I’m a New York City based reporter with a passion for online interactive media, news app development and data driven journalism. Basically, I gather the data, I find the stories, I talk to people and I present in a beautiful, digestible package for all to see and read. It might not change the wor...
The flu doesn't always get the respect it deserves as a deadly disease. But from 2005 to 2015, the most recent years available, 14,533 New Jersey residents died of influenza and pneumonia, according to state health department data. (The health department does not distinguish flu deaths from pneumonia deaths.) In 2015 alone, 1,402 New Jersey residents died due to flu and pneumonia. And that's far from the leading cause of death among New Jerseyans (which is heart disease), but it does rank 10th.
They battle the same endless traffic and transit delays, they pay the same outrageous property taxes and they number more than the entire city of Paterson. They are the 191,000 people who immigrated to the Garden State from President Donald Trump's so-called "s---hole" countries of Haiti, El Salvador and African nations. And they help make up one of the most diverse states in the country.
Muck Rack makes it simple to find people, tweets, or articles that mention any name, keyword, company, hashtag etc. We've compiled this guide to help you make the most of your search.
Selecting a term
Start searching tweets, articles from media outlets, articles mentioned in tweets, journalists'
names, titles and bios with some suggested searches:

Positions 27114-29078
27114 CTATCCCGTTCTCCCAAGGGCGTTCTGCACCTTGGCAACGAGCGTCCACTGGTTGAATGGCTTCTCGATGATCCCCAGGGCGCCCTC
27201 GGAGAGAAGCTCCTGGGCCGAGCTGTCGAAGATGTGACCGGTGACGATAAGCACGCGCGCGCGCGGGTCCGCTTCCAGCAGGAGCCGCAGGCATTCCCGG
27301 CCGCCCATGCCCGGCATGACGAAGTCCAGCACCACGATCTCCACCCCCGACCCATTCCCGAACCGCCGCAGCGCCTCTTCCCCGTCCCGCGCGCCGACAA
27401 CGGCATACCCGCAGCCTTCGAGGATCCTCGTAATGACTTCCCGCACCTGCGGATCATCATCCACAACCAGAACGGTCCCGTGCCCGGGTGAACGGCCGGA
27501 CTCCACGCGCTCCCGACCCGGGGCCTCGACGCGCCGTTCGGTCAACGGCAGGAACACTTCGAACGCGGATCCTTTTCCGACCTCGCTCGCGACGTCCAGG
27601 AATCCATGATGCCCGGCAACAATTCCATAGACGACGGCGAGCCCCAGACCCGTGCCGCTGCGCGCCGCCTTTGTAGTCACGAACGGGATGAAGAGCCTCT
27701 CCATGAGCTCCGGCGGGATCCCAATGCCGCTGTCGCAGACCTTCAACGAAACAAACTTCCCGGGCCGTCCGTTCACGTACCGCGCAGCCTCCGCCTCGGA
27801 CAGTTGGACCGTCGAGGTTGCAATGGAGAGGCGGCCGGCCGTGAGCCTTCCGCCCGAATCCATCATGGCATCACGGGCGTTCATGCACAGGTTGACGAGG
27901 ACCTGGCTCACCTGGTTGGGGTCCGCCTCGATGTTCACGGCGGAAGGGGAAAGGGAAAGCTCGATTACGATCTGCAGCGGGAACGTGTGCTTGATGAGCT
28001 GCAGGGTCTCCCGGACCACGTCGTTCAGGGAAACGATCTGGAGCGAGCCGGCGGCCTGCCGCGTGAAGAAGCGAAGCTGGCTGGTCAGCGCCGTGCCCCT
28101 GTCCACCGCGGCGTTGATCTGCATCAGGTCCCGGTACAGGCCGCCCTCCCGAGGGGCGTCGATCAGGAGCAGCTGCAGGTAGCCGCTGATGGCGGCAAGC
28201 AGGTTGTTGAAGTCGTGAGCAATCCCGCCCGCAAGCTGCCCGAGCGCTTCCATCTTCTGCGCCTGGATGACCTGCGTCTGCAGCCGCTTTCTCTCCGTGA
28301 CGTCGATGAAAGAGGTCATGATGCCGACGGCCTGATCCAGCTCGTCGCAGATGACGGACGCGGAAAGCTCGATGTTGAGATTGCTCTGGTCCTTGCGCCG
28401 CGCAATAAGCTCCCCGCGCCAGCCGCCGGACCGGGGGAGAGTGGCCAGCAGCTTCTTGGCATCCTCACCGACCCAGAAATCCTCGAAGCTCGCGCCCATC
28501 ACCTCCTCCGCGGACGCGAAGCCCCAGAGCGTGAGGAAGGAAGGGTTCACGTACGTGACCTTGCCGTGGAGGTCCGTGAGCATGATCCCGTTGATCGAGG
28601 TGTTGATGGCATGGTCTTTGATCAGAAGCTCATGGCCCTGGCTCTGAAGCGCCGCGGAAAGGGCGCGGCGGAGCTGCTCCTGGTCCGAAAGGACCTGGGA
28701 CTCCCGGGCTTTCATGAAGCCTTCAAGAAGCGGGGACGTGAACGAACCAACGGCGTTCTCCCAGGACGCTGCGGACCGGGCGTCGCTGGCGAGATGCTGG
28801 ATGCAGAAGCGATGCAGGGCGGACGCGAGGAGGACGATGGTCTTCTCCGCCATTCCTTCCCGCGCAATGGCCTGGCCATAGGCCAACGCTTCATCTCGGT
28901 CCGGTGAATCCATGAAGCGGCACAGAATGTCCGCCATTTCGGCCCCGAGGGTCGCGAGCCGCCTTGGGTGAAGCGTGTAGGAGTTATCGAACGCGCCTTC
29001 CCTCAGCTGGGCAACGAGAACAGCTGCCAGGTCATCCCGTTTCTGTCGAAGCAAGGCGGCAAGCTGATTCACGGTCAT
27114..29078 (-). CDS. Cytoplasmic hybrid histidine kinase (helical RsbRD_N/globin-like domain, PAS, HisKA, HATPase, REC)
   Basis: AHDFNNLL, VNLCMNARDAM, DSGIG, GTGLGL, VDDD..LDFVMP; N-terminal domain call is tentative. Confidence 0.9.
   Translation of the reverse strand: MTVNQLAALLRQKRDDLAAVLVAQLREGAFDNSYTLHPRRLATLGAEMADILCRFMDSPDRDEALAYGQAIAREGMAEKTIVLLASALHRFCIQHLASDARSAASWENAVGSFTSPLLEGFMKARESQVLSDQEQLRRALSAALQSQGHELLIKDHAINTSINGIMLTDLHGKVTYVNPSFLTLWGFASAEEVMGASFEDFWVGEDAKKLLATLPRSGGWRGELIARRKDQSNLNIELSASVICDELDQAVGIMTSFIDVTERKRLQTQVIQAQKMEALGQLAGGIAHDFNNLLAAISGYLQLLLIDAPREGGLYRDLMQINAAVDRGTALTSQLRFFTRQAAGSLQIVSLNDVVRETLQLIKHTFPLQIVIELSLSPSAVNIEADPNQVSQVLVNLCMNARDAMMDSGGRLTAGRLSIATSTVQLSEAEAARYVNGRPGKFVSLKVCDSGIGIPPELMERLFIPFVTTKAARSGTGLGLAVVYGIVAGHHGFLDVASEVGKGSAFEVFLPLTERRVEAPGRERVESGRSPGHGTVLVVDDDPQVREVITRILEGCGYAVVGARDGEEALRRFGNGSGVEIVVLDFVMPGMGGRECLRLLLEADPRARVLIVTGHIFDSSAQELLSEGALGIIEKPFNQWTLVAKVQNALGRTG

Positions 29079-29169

Companies or Topics (e.g. iPhone, Microsoft)
Phrases (e.g. "cloud computing") — use quotes to keep the terms together
Twitter handles (e.g. @username) — returns those who have mentioned or replied to
Names (e.g. "David Pogue")
Hashtags (e.g. #sxsw, #london2012)
Bio details (e.g. vegan, Olympics, father)
Muck Rack's Advanced Search allows for many boolean operators.
Find results that mention multiple specified terms, use AND or
+. For example, ensure each result contains both Elon Musk and Mark Zuckerberg by
searching Musk AND Zuckerberg or Musk + Zuckerberg.
Use the operators OR or , to broaden your search when you'd like either of
multiple terms to appear in results. (This is the default behavior of our search when no operators
are used). For example, results will contain either cake or cookie by searching cake OR cookie or cake,cookie
Use NOT or - to subtract results from your search. For
example, searching Disney will yield results about the Walt Disney Company as well as Walt Disney
World Resort. To exclude mentions of Disney World, search for Disney -World or Disney
When using one of these operators with a phrase, enclose it in quotation marks. For example, you can
find results about smartphones excluding Apple's iPhone 4S by searching smartphone -"iPhone
Exact case matching or punctuation
If you're searching for a brand name or keyword that relies on specific punctuation marks or capitalization, you can
find results that match your exact query by adding matchcase: before the keyword you're searching for, like matchcase:E*TRADE .
Use parentheses to separate multiple
boolean phrases. For example, to find journalists talking about having fun in Disney World or
Disneyland, search for ("disney world" OR disneyland) AND fun.
An asterisk can be used to search for any variation of a root word truncated by the asterisk. For example, searching for admin* will return results for administrator, administration, administer, administered, etc.
A near operator is an AND operator where you can control the distance between the words. You can vary the distance the near operation uses by adding a forward slash and number (between 0-99) such as strawberries NEAR/10 "whipped cream", which means the strawberries must exist within 10 words of "whipped cream".